Feral pigs attacking humans, killing livestock and destroying crops as numbers explode in NSW

Feral pigs attacking humans, killing livestock and destroying crops as numbers explode in NSW

Feral pigs are back in big numbers across north-west New South Wales and there are reports the pests are killing sheep and charging at humans.

The situation has led to calls from the NSW Farmers Association for the state government to provide extra funding and resources to tackle feral pigs.

Association president and Mullaley farmer Xavier Martin said he was worried about rising numbers across the state and believed populations in the north-west were the the largest he had seen.

“What I’m seeing is more and more in the paddock, in the creeks and the dams, and more on the road at night,” he said.

“I’ve been charged and up-ended off my motorbike.

“A woman just west of us, I heard, was charged at the clothesline.

“There’s an extraordinary number — they’re killing lambing ewes and the same with calving cows.”

Xavier Martin estimates $100m is needed to get the pests under control.(ABC News: Lani Oataway)

‘Need the whole hog’

A culling program run by Local Land Services was launched in October last year after a $13-million cash injection from the NSW government.

Mr Martin said that was welcome but not enough.

“Unless we can control 80 per cent of these animals, they’re out breeding,” he said.

“The rate at which sows reproduce is just outclassing our ability to control them.”

Mr Martin said it would take more than $100-million to get the problem under control.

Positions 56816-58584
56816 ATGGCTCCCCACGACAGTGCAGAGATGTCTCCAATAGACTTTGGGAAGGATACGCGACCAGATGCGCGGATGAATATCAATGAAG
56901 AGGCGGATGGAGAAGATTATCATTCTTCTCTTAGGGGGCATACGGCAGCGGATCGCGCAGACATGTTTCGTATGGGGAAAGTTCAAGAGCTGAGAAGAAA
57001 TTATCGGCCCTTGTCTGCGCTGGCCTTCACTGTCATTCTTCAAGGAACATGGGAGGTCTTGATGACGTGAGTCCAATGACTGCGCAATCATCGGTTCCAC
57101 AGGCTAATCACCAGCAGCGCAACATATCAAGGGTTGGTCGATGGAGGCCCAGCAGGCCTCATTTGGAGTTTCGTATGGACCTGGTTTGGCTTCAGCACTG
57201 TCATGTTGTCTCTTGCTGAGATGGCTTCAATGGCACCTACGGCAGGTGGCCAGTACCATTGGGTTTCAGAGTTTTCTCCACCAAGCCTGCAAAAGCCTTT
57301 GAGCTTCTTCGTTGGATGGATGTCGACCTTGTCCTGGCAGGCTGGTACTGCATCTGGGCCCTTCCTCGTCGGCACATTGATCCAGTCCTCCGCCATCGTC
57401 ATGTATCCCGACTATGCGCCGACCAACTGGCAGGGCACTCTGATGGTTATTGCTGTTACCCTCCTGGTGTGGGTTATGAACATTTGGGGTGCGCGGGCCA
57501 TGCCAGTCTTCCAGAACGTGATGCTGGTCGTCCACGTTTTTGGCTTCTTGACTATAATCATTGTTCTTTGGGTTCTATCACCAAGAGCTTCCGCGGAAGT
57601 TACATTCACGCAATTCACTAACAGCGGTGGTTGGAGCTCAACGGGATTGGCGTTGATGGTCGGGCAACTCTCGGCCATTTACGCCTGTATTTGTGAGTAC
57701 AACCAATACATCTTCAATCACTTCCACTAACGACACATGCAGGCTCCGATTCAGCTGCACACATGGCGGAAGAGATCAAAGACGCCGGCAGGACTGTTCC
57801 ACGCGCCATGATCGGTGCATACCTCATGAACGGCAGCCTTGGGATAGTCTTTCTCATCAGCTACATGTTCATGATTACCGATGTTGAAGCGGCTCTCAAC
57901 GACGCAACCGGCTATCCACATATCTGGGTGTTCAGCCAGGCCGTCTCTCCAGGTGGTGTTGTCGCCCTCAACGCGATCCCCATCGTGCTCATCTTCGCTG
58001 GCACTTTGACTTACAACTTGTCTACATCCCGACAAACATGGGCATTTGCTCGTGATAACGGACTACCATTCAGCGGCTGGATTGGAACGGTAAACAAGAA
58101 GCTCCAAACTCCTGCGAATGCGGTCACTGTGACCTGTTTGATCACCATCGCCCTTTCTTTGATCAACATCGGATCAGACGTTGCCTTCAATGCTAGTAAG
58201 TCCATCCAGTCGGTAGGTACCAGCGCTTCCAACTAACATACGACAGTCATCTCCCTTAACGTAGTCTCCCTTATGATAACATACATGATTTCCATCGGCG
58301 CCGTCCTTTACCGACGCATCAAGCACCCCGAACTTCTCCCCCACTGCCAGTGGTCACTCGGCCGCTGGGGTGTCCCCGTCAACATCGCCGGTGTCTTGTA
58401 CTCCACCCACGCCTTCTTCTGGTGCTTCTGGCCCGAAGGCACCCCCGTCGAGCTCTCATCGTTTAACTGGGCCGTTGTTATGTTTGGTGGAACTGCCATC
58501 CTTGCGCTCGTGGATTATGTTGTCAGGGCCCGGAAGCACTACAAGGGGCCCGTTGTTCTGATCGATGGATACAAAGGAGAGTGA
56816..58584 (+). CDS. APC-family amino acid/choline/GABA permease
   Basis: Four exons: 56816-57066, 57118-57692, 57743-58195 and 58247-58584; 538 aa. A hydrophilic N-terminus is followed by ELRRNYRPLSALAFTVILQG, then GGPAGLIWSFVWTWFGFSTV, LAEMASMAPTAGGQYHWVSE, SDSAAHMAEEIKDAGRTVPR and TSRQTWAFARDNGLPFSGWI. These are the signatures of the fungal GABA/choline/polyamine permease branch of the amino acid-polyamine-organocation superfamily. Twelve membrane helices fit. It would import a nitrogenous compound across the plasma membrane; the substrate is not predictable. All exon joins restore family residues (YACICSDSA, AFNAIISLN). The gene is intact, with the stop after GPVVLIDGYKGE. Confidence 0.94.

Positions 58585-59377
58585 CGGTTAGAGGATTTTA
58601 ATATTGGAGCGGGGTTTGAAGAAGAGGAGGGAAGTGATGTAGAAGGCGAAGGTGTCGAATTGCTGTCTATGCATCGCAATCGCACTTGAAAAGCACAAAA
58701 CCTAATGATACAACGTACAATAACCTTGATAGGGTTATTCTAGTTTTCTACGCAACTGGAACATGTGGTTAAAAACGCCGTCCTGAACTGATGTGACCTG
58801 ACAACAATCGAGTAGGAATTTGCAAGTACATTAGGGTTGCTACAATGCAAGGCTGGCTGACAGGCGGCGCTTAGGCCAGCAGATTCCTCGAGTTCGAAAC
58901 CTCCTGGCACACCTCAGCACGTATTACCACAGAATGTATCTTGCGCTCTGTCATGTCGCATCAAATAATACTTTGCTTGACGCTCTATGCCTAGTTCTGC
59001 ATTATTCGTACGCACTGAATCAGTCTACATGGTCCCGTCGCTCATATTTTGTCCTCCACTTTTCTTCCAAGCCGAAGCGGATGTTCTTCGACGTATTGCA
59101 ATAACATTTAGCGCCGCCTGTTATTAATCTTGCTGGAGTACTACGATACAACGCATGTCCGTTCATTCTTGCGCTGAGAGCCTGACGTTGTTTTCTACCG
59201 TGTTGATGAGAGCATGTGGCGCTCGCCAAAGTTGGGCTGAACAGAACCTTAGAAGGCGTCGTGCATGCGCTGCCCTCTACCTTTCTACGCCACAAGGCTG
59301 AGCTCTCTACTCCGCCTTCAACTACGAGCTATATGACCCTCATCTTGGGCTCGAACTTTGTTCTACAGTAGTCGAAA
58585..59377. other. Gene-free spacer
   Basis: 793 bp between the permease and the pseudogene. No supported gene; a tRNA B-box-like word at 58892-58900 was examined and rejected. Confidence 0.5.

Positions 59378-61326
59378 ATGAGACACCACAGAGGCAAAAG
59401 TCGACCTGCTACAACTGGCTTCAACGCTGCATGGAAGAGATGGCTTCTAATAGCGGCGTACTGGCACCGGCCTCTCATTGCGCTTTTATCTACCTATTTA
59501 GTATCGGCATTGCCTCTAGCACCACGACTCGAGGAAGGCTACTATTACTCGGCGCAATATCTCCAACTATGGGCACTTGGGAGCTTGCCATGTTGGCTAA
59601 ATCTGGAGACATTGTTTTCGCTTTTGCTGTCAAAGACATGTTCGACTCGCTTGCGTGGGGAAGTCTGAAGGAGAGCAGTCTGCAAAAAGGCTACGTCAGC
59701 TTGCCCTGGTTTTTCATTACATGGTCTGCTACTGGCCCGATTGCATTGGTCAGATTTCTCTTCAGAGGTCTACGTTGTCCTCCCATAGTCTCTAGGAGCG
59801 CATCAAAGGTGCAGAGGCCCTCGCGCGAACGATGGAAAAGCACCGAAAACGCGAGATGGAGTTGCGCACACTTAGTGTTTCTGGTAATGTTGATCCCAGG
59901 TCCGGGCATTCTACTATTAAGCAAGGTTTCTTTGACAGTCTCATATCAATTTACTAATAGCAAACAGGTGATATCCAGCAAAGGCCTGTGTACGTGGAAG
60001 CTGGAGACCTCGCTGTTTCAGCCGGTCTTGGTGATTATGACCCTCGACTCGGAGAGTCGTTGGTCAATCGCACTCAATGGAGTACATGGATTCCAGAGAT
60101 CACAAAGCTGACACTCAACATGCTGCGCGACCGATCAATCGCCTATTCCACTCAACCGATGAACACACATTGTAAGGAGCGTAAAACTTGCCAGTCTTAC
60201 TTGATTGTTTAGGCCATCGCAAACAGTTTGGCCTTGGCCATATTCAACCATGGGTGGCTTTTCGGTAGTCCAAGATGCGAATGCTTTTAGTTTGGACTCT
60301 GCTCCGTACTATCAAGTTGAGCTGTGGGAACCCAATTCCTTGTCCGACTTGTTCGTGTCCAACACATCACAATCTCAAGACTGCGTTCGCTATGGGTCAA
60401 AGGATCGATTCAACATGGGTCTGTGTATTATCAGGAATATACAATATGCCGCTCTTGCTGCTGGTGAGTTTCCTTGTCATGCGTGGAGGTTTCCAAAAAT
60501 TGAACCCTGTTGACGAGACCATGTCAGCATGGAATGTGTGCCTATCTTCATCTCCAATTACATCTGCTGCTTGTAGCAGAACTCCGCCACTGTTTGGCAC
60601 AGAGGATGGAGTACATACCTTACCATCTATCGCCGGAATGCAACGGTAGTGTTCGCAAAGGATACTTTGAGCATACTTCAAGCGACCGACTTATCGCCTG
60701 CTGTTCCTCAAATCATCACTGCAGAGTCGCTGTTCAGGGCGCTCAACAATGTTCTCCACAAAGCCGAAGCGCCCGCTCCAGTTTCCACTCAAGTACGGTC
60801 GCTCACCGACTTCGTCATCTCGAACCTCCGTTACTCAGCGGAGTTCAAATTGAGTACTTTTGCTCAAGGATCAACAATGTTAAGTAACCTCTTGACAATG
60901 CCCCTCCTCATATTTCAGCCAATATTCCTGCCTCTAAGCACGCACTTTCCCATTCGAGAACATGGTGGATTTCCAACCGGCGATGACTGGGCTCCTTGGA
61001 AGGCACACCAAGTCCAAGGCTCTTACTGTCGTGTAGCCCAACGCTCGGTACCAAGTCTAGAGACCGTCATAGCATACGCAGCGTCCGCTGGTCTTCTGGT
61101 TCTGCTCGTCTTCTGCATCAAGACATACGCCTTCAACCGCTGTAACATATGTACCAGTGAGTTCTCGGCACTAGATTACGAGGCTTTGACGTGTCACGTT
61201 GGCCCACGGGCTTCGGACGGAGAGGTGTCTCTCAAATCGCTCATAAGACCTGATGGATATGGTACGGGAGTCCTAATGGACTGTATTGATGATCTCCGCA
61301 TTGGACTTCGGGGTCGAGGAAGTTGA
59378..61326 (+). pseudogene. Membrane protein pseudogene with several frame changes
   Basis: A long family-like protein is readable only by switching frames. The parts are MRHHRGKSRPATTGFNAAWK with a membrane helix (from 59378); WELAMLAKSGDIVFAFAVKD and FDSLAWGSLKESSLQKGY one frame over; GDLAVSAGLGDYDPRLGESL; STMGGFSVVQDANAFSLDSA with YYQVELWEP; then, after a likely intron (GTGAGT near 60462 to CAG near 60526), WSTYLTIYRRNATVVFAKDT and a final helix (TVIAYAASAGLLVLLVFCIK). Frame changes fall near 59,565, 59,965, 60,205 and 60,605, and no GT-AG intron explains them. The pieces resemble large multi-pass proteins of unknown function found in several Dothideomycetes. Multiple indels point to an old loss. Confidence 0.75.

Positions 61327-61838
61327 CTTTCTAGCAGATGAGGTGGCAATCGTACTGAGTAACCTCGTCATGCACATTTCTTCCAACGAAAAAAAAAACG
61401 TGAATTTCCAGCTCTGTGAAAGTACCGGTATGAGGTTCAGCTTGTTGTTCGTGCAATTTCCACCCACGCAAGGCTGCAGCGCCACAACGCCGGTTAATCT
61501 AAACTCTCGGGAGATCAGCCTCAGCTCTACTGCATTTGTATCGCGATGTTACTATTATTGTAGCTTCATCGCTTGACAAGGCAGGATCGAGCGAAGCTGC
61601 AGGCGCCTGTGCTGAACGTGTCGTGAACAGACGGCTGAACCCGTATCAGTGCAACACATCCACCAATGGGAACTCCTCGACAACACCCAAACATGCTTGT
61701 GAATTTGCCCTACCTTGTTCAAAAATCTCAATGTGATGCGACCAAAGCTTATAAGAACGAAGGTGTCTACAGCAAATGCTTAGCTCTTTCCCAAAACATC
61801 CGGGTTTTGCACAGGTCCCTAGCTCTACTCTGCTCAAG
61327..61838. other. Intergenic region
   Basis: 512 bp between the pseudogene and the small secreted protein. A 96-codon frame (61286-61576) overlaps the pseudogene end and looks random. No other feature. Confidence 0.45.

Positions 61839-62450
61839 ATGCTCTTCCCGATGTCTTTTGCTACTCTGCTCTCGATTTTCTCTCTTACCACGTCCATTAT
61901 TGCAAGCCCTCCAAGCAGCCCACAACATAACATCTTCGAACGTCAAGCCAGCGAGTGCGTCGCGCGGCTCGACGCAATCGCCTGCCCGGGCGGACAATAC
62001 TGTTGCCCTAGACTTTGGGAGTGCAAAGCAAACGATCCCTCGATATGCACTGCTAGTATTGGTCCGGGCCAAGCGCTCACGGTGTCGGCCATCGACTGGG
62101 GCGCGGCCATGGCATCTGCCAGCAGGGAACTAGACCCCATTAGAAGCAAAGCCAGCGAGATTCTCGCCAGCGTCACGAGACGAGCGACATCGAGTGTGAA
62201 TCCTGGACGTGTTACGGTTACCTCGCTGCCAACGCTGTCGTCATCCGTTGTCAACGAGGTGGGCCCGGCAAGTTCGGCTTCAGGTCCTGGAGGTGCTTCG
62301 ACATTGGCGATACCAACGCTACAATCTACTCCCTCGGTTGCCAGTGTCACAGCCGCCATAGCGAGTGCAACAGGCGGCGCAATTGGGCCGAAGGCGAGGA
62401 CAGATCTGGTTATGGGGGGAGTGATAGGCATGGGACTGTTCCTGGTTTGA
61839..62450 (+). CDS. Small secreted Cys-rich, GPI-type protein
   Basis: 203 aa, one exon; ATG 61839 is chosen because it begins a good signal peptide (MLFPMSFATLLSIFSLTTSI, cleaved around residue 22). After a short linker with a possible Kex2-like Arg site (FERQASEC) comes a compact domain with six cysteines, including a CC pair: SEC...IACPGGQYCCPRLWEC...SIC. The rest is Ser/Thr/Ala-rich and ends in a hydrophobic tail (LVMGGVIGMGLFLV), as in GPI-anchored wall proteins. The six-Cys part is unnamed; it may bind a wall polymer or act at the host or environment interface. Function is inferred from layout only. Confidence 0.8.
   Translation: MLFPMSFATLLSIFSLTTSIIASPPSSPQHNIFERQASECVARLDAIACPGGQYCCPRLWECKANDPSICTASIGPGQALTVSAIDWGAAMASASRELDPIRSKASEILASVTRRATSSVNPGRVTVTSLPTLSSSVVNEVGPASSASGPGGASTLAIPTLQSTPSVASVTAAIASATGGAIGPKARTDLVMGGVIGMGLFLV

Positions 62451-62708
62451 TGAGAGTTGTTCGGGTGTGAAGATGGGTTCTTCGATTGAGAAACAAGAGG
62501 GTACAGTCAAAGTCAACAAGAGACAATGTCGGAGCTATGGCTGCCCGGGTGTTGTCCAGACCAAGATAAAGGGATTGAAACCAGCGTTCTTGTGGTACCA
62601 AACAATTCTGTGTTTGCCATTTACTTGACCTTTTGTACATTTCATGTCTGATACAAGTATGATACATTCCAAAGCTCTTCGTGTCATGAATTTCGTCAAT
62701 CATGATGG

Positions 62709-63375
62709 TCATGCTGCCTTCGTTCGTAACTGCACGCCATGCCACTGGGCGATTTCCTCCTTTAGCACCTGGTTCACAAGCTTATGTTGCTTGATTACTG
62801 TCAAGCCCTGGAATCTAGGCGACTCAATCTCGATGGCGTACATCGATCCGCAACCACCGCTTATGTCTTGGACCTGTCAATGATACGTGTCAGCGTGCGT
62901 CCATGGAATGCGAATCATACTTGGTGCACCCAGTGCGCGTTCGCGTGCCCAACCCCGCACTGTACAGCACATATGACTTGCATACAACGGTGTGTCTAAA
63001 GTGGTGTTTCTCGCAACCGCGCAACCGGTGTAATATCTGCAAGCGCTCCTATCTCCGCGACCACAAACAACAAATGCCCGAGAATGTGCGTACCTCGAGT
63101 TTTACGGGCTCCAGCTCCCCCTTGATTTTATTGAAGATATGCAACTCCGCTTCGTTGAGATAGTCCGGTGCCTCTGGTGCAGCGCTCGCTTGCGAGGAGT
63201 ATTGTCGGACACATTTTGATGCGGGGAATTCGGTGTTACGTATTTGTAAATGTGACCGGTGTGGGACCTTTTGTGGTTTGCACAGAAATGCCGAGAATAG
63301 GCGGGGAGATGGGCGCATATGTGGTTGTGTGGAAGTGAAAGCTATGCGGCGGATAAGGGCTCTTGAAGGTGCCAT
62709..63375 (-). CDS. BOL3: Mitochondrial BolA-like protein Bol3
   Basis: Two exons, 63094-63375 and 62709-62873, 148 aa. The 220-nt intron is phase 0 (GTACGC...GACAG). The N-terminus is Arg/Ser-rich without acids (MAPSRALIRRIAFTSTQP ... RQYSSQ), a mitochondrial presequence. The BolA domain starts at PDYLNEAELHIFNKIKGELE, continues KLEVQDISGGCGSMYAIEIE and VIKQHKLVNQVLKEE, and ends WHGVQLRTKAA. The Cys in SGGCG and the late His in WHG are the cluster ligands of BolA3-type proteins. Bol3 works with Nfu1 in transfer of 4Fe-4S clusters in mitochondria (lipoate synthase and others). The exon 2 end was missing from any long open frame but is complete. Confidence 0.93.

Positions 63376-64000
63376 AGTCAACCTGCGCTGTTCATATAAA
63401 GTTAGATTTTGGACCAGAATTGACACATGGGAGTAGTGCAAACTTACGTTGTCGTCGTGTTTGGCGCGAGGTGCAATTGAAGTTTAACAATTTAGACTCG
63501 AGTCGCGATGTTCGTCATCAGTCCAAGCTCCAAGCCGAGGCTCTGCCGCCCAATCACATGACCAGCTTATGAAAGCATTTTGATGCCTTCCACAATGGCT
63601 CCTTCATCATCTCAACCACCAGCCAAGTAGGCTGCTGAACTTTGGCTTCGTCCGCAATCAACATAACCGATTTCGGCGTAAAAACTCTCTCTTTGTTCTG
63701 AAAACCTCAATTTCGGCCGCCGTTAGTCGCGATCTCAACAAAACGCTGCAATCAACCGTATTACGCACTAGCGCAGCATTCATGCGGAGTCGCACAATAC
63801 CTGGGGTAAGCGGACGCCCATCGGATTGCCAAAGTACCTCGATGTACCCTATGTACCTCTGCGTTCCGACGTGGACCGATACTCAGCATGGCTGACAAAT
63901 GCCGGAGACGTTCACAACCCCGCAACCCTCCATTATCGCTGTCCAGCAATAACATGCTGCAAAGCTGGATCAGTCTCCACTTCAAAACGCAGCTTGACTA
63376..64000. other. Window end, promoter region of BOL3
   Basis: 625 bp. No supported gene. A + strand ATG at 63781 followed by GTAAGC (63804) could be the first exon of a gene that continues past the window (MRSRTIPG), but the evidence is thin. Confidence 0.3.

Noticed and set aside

“We’re really just getting little bits of bacon and we need the whole hog,” he said.

Litters of feral pigs are frequently found on rural properties.(Supplied: Eunice Vivers)

69,000 pigs culled

Bec Gray was appointed feral pig coordinator of NSW Local Land Services in October last year with the goal of culling at least 87,000 of the pests by June.

She said significant progress had been made but there was more work to be done.

“So far we have managed to remove 69,000-odd feral pigs from the environment,” Ms Gray said.

She said 36 aerial shooting programs had been launched and another 10 were planned for the coming months.

Tens of thousands of feral pigs have been culled, but the target is yet to be met and the pests are breeding prolifically.(ABC News: Brendan Mounter)

Ms Gray said the organisation was facing an uphill battle because warm and moist weather conditions were helping the invasive pest repopulate more easily.

“These last few years have been really favourable conditions for feral pig reproduction,” she said.

“The control efforts really need to increase in line with that population growth and that’s what we are trying to achieve with this program.”

Tony Lockrey says pig numbers appear to be at a 40-year high.(ABC Landline: Sean Murphy)

‘Definitely the worst’

Moree agronomist and part-time pest controller Tony Lockrey said the numbers were the worst he had seen in his 18 years living in the district.

“In talking to some of the older chopper pilots, they’re definitely the worst they’ve seen for 40 years,” he said.

“The biggest thing that’s changed is that we’ve had consistent seasons — that has supplied them with very healthy food, good cover and plenty of water.”

Mr Lockrey says crops such as sorghum are being damaged by feral pigs.(Supplied)

On the Northern Tablelands, Inverell farmer Angus Vivers said the pest had been a significant problem for the last two years and that populations on his farm were exploding again.

“Over February, March we’ve seen a lot of pigs running over the place,” he said.

“It’s over such a wide area of country of New South Wales.

“I’ve got friends down south with pigs.”

Both men agreed that more funding was needed.

“There are a some key areas that I think need work,” Mr Lockrey said.

“One is better coordination, and funding will definitely move us in that direction.”

Mr Vivers said teamwork would be the key.

“I think we just have to keep working all together,” he said.

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